Week 13 - Fundamental Theorem of Calculus

The Fundamental Theorem of Calculus is appropriately named because it establishes a connection between the two branches of calculus: differential calculus and integral calculus.

1. Theorem

  • Suppose f:[a,b]Rf: [a, b] \to \mathbb{R} is continuous. Let FF be the accumulation function, given by F(x)=axf(t)dtF(x) = \int_a^x f(t) dt . Then FF is continuous on [a,b][a, b], differentiable on (a, b), and F(x)=f(x)F'(x) = f(x).

    • To prove: F(x)=F(x+h)F(x)hf(x)hh=f(x)F'(x) = \frac{F(x+h) - F(x)}{h} \approx \frac{f(x) \cdot h}{h} = f(x)
  • Supposef:[a,b]Rf: [a, b] \to \mathbb{R} is continuous, and FF is an antidirevative of ff. Then abf(x)dx=F(b)F(a)\int_a^b f(x) dx = F(b) - F(a)

    • To prove:
      • We say G(x)G(x) is the antidirevative of ff. Then, G(x)=f(x)G'(x) = f(x), and also, we know f(x)=F(x)f(x) = F'(x).
        • where F(x)=axf(t)dtF(x) = \int_a^x f(t) dt
      • In the chapter of antiderivative we have proved that, the antiderivative of ff should be some function plus a constant, then we can get F(x)=G(x)+CF(x) = G(x) + C
        • F(x)F(x) and G(x)G(x) are both the antidirevative functions of ff.
      • Another fact, we know, is: F(a)=aaf(t)dt=0=G(a)+CF(a) = \int_a^a f(t) dt = 0 = G(a) + C, so C=G(a)C = -G(a).
      • Then, we get F(x)=G(x)G(a)F(x) = G(x) - G(a), so axf(t)dt=G(x)G(a)\int_a^x f(t) dt = G(x) - G(a)
      • Let x = b, we get: abf(t)dt=G(b)G(a)=(F(b)C)(F(a)C)=F(b)F(a)\int_a^b f(t) dt = G(b) - G(a) = (F(b) - C) - (F(a) - C) = F(b) - F(a)

1.1. Examples

  • 0πsinxdx\int_0^\pi \sin{x} dx:
    • F(x)=0πsinxdxF(x)=f(x)=sinxF(x)=cosx+C0πsinxdx=F(π)F(0)=cosπ(cos0)=(1)(1)=2\begin{aligned} F(x) &= \int_0^\pi \sin{x} dx \\ F'(x) &= f(x) = \sin{x} \\ F(x) &= -\cos{x} + C\\ \int_0^\pi \sin{x} dx &= F(\pi) - F(0) \\ &= -\cos{\pi} - (-\cos{0}) \\ &= -(-1) - (-1) = 2 \end{aligned}
  • 01x4\int_0^1 x^4:

    • F(x)=01x4F(x)=f(x)=x4F(x)=x55+C01x4=155055=15\begin{aligned} F(x) &= \int_0^1 x^4 \\ F'(x) &= f(x) = x^4 \\ F(x) &= \frac{x^5}{5} + C \\ \int_0^1 x^4 &= \frac{1^5}{5} - \frac{0^5}{5} \\ &= \frac{1}{5} \end{aligned}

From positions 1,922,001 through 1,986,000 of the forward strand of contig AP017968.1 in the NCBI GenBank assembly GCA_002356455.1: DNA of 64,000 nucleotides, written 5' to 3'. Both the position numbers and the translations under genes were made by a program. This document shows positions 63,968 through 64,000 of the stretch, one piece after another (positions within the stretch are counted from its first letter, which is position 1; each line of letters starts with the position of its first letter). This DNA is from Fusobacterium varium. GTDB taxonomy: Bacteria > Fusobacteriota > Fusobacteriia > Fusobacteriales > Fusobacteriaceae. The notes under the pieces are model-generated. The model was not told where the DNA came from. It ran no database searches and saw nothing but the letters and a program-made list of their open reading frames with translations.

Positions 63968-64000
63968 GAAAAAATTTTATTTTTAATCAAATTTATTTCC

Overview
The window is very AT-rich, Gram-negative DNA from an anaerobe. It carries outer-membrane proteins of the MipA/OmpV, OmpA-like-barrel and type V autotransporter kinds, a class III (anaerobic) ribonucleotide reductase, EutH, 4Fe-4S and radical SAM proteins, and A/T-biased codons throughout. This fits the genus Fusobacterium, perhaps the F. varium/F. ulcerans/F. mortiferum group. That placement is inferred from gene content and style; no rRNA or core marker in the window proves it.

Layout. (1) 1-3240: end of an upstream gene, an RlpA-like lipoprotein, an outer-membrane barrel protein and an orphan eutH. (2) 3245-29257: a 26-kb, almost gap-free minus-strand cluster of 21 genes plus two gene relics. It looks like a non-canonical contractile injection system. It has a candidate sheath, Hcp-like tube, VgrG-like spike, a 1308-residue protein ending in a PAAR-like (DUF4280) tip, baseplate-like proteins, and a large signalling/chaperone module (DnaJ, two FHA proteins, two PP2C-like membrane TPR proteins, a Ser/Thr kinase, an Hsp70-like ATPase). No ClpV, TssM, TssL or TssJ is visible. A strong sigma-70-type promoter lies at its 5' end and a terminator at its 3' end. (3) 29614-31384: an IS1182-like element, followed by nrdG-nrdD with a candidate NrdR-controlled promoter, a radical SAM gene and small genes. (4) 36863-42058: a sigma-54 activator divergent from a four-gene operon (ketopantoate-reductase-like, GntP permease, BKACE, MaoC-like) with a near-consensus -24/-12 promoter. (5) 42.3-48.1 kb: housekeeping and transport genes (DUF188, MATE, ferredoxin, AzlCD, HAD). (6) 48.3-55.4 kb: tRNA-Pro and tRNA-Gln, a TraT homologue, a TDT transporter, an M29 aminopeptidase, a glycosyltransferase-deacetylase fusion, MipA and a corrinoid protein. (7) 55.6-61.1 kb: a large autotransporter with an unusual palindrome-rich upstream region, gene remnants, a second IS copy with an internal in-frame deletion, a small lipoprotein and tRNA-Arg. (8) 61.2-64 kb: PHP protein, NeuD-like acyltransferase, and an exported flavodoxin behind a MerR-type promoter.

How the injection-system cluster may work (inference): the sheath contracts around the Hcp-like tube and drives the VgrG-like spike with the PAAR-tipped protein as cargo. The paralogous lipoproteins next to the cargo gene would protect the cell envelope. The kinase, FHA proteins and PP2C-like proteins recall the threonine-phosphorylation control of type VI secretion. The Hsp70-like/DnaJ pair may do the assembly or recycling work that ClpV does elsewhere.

• The area between x\sqrt{x} and x2x^2:

    • 01xx2dx=[x3/23/2x33]01=(2313)0=13\int_0^1 \sqrt{x} - x^2 dx = [\frac{x^{3/2} }{3/2} - \frac{x^3}{3}]_0^1 = (\frac{2}{3} - \frac{1}{3}) - 0 = \frac{1}{3}

  • 0t1x2dx\int_0^t\sqrt{1-x^2}dx

    • Method 1 (use geometrical calculation):

      • Break the area to a circular sector and a triangle.
      • Then, we get:
        • the triangle = t1t22\frac{t \cdot \sqrt{1-t^2} }{2}
        • the circular sector = arcsint2\frac{\arcsin{t} }{2}
      • So 0t1x2dx=t1t22+arcsint2\int_0^t\sqrt{1-x^2}dx = \frac{t \cdot \sqrt{1-t^2} }{2} + \frac{\arcsin{t} }{2}
        • The area of the circular is θ2ππr2\frac{\theta}{2\pi} \cdot \pi r^2, where r=1r = 1, so the area is θ2=arcsint2\frac{\theta}{2} = \frac{\arcsin{t} }{2}
    • Method 2 (Use calculus):

      • Let's say F(x)=x1x22+arcsinx2F(x) = \frac{x \cdot \sqrt{1-x^2} }{2} + \frac{\arcsin{x} }{2}. Then we just need to prove F(x)=1x2F'(x) = \sqrt{1-x^2}
      • // skip

2. The Fundamental Theorem in Physics

  • In physics, v(t)v(t) = velocity at time tt, the displacement can written by abv(t)dt\int_a^b v(t) dt (Distance from time t=0 to t=b).
  • Use Riemann sum, we can get:
    • from t=0 to t=h\text{from } t = 0 \text{ to } t = h, D1=hv(0)D_1 = h \cdot v(0)
    • from t=h to t=2h\text{from } t = h \text{ to } t = 2h, D2=D1+hv(h)D_2 = D_1 + h \cdot v(h)
    • from t=2h to t=3h\text{from } t = 2h \text{ to } t = 3h, D3=D2+hv(2h)D_3 = D_2 + h \cdot v(2h)
    • keep add this down to t=bt=b, and as h goes to zero, the Riemann sum will compute abv(t)dt\int_a^b v(t) dt
  • Summarize this, the accumulation function of velocity is displacement, and the derivative of the displacement is velocity.

3. d/da integral f(x) dx from x = a to x =b

  • ddaabf(x)dx\frac{d}{da} \int_a^bf(x)dx
  • We know that ddbabf(x)dx=f(b)\frac{d}{db} \int_a^bf(x)dx = f(b)
    • The rate of the change of the accumulation function is the functions value
  • Imagine we are calculating the area from a to b. When calculating ddb\frac{d}{db}, we want to know how does that integral change when wiggling b.
  • Compare to dda\frac{d}{da}, we want to know how does the integral change when wiggling a.
  • Let's set the x changes h, So the integral's change should be abf(a+h)dxabf(a)dxhhf(a)h=f(a)\frac{\int_a^bf(a+h)dx - \int_a^bf(a)dx}{h} \approx \frac{-hf(a)}{h} = -f(a)

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